Lampert, M. (1986). Knowing, doing, and teaching multiplication. Cognition and Instruction, 3(4), 305-342.
Lampert describes experimental lessons and explains her view of the teacher's role in the classroom: to help students make explicit their ideas about analyzing and solving problems, to act as referee in arguments about the reasonableness of competing ideas, and "to sanction students' intuitive use of mathematical principles as legitimate." She requires that students decide in their own way whether something is mathematically reasonable, and sees instruction in mathematics content as inseparable from "building a culture of sense-making in the classroom, wherein teacher and students have a view of themselves as responsible for ascertaining the legitimacy of procedures by reference to known mathematical principles."
Lampert points out that because the social organization of the traditional elementary school classroom consists of large groups under one teacher, a sequential, standard curriculum within grade levels, and an assessment system that clearly distinguishes between right and wrong answers, it's easiest to teach mathematics primarily or even exclusively as computation, which then comes to be considered 'basic', the only kind of knowledge appropriate to teach directly, and the necessary foundation for principled knowledge.
She continues that it's often assumed--incorrectly--that if principled knowledge is to be acquired at all, "the brighter students will ascertain the principles that underlie the procedures without those principles ever having been the focus of instruction" (p. 312).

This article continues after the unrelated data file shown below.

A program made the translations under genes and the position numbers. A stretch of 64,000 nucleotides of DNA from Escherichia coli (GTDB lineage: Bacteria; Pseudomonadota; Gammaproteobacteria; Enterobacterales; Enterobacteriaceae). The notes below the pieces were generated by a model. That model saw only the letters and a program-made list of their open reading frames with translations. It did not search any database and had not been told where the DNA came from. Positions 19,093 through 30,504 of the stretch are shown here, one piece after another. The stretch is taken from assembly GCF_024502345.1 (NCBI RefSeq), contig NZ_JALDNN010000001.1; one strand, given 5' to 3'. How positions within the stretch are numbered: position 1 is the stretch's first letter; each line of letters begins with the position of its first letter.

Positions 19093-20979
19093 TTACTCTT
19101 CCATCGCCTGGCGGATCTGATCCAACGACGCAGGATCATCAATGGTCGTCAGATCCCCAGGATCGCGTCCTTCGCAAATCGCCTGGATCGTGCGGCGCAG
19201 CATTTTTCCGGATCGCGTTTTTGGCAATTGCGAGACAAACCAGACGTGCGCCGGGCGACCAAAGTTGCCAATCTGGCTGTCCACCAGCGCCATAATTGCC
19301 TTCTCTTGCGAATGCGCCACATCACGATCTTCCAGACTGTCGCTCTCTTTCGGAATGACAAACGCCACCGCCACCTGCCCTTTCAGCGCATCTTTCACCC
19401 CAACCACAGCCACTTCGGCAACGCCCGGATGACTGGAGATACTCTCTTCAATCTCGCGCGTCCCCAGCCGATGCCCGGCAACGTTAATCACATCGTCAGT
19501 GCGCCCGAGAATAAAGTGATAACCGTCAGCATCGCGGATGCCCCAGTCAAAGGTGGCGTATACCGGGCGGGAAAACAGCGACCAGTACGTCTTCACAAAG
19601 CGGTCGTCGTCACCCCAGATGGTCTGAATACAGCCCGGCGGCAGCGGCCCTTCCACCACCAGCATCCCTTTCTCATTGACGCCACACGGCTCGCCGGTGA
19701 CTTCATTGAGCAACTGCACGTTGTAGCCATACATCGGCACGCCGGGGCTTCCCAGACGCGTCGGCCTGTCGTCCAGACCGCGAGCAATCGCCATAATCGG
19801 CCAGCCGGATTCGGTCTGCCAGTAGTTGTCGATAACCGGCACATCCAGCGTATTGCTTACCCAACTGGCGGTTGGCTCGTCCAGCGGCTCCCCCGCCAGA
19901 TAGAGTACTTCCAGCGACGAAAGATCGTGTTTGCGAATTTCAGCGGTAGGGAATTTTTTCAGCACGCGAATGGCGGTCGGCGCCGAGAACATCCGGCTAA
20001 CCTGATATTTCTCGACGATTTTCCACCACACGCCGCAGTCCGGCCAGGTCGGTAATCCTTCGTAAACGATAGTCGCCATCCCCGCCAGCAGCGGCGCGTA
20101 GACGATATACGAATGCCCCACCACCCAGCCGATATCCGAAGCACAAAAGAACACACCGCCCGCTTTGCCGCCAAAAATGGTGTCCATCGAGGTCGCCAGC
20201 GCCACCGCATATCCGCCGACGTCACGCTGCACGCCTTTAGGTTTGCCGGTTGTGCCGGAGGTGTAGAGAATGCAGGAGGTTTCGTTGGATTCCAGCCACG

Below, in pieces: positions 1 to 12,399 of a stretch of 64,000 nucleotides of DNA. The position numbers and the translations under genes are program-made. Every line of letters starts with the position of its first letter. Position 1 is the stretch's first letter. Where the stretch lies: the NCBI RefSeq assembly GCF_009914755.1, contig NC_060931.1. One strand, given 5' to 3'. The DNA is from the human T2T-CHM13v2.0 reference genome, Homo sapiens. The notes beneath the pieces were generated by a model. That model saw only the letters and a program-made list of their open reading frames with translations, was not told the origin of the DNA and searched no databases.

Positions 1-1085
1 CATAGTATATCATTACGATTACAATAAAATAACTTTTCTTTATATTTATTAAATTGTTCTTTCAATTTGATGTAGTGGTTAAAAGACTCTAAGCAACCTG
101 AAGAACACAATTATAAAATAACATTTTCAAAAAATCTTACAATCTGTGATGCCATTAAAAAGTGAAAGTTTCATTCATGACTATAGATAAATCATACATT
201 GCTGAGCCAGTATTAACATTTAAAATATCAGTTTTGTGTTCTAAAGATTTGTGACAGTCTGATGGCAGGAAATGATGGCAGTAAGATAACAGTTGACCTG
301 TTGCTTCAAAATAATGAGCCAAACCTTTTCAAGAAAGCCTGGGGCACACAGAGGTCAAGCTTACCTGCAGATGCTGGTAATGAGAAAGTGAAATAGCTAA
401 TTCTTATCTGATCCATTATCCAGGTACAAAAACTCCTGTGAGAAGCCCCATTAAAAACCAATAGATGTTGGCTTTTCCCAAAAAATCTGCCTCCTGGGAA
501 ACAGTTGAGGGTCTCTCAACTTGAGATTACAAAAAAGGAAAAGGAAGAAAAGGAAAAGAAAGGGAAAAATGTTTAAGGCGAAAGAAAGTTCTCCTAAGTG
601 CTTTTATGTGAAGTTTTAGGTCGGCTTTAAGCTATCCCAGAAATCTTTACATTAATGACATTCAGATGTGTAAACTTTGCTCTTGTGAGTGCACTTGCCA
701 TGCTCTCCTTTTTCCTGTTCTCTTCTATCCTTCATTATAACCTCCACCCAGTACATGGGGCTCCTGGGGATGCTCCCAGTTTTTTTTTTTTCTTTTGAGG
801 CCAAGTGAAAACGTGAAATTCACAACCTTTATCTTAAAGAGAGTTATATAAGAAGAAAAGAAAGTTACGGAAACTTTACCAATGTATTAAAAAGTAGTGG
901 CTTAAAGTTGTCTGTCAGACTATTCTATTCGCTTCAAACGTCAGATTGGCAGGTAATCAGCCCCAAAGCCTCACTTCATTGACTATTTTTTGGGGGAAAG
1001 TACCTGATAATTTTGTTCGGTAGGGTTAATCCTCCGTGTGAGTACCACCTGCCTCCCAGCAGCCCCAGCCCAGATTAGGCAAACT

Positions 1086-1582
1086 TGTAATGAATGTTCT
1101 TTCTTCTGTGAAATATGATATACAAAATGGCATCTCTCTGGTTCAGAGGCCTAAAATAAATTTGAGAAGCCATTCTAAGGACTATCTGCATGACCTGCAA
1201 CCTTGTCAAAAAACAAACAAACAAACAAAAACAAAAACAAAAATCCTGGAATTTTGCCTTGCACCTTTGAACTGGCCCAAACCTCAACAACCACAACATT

Lampert says that to counter this view, she almost always follows up an answer that has been offered without an explanation with a question intended to reveal "how the student figured it out." She does this for two reasons: 1) the way the student responds will show how the answer was arrived at and whether it's warranted, and 2) this approach will "develop a habit of discourse in the classroom in which work in mathematics is referred back to the knower to answer questions of reasonability. This habit needs to be developed because, in the traditional culture of classroom interaction, students have learned to rely on the authority of a book or a teacher to 'know' if their answers are right or wrong rather than asking themselves whether either the answer or the procedure they use to arrive at it makes sense" (p. 317).